Monday, April 10, 2017

Clinical and Research: What social workers need to know about ADHD, trauma and neglect

What social workers need to know about ADHD, trauma and neglect

Social workers need more understanding of how trauma impacts behaviour to help prevent maltreated children being misdiagnosed with ADHD, says Laura Hanbury

By Laura Hanbury, researcher and former local authority ADHD lead

Children in the child protection system are three times more likely to have a diagnosis of attention deficit hyperactivity disorder (ADHD) than the general population. Why is this the case? It’s possible that children with ADHD are more vulnerable to parental abuse and neglect because of their challenging behaviour and the socioeconomic backgrounds most commonly associated with ADHD.
However it’s been recognised for a number of years that the behaviours we associate with ADHD, such as inattention and difficulty regulating emotions, are very similar to those typically exhibited by young people who have experienced chronic stress and maltreatment.
Trauma can affect the parts of a child’s brain that are responsible for things like memory retention, social and emotional processing and decision making so it’s clear how differentiating between the causes of such behaviours can be difficult and researchers have cautioned that misdiagnosis or over diagnosis of ADHD is very possible.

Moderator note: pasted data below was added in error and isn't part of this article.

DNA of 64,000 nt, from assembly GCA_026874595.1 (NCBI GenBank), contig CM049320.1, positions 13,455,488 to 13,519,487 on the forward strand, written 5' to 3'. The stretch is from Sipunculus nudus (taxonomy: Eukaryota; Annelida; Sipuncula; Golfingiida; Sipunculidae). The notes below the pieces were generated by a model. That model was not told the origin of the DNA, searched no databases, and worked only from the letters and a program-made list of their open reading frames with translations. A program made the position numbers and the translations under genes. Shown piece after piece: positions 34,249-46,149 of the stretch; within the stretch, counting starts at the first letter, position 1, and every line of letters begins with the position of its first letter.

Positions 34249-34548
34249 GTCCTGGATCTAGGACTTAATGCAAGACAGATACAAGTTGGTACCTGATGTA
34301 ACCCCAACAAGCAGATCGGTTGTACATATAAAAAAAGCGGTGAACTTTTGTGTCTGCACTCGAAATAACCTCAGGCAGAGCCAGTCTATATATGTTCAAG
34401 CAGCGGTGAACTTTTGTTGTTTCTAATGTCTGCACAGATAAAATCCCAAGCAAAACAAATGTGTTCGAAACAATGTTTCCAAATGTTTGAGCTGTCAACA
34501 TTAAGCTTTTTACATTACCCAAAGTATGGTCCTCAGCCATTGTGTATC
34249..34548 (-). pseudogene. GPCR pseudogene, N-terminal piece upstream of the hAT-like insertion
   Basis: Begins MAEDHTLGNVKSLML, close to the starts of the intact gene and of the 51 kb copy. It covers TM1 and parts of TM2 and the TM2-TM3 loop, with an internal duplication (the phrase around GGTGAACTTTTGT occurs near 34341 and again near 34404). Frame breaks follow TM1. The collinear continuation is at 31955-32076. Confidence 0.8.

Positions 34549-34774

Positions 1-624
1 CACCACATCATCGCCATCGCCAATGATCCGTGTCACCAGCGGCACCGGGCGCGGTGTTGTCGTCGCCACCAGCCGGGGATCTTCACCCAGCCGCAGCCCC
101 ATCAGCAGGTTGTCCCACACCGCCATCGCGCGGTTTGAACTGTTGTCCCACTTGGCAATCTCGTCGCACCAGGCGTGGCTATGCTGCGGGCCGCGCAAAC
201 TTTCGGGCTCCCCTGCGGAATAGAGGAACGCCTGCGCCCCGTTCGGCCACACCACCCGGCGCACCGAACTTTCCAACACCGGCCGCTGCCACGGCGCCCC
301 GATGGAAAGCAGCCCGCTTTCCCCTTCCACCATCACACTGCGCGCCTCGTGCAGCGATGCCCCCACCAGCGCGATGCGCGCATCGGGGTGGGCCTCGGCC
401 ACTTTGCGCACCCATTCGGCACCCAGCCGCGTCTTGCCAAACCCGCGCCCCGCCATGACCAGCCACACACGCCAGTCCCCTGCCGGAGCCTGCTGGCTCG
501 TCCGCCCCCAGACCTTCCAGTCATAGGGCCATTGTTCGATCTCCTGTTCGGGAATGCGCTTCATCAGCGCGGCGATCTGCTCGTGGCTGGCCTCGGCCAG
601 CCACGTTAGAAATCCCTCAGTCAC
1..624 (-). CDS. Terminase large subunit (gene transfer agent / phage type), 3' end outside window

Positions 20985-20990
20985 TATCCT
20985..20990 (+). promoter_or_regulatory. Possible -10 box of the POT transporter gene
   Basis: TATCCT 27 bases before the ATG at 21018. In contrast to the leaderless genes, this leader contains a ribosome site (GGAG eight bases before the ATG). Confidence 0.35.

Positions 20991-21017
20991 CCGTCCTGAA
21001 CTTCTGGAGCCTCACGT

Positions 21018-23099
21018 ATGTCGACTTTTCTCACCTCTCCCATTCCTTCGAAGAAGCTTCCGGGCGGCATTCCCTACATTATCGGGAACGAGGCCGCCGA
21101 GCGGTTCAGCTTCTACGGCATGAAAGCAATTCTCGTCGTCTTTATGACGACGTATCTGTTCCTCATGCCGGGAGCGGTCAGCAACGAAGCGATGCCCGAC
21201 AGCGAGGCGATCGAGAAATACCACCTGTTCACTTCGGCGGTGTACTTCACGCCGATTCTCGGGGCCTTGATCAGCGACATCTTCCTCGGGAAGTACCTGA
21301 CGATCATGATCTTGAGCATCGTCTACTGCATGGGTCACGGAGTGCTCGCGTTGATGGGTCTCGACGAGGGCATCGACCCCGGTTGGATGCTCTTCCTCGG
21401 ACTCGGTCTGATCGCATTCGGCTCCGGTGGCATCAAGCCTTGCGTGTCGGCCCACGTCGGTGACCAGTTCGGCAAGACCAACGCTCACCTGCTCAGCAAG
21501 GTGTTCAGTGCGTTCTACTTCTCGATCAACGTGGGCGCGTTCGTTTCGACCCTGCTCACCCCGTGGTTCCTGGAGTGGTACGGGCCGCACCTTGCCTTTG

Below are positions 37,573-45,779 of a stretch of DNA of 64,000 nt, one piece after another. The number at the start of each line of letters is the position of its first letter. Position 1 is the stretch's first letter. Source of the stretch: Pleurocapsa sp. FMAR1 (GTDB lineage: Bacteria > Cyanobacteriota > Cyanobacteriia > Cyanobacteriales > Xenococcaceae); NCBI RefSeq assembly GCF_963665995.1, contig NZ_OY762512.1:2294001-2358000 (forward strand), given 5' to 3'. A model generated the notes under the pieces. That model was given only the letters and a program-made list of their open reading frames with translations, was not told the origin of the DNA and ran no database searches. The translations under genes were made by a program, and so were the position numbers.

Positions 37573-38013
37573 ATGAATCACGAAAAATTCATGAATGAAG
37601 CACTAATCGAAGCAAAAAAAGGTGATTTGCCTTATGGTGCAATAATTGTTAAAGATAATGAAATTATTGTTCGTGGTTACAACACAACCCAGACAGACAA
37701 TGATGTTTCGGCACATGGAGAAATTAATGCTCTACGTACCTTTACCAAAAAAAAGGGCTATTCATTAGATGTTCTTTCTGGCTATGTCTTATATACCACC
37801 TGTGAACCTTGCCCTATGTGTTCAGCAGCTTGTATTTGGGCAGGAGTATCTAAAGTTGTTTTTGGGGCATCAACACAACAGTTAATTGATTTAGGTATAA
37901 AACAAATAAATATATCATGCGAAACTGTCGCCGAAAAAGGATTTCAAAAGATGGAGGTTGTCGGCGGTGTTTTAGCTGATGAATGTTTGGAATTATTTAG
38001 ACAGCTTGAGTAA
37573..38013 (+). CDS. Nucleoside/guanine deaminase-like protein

So I was struck to see that, although there are plenty of studies and statistics that tell us diagnosis of ADHD is on the rise, I could find little research specifically related to the potential overlap of symptoms of ADHD and childhood adversity when I recently carried out a rigorous literature review of both topics.
A high number of the referrals I recieved as a local authority lead on ADHD also left me feeling that something is not quite right – my work with many children with ADHD and their families showed that some form of relational trauma and/or ‘bonding break’ had occurred in their life.

Widened criteria

Social workers won’t be surprised to hear that research confirms large and growing numbers of children are being diagnosed with ADHD. But not all may be aware that the latest version of the tool their colleagues in CAMHs use to make diagnoses – the Diagnostic and Statistical Manual of Mental Disorders (DSM-5), published in 2013 – widened the criteria. Mild and moderate presentations can now be diagnosed as ADHD, when the behaviours could be the result of something else entirely.
This creates the risk that because a clinical diagnosis is in place, social workers may – perhaps unconsciously – assume that ADHD is the reason for a child’s difficult temperament or parent’s angry outbursts and feel reassured that they don’t have to look more closely at what’s going on in the family. Indicators of neglect and abuse might then be missed.
To me, this seems the wrong way around and potentially dangerous.Social workers who observe children and their families at home and build relationships with them could be best placed to advise clinicians on what they think is the cause of a child’s difficult behaviours.
I know from my role that when I paid more attention to the observation of family dynamics and relationship building when supporting the family, the trust created seemed to make them more comfortable to share their past stories with me.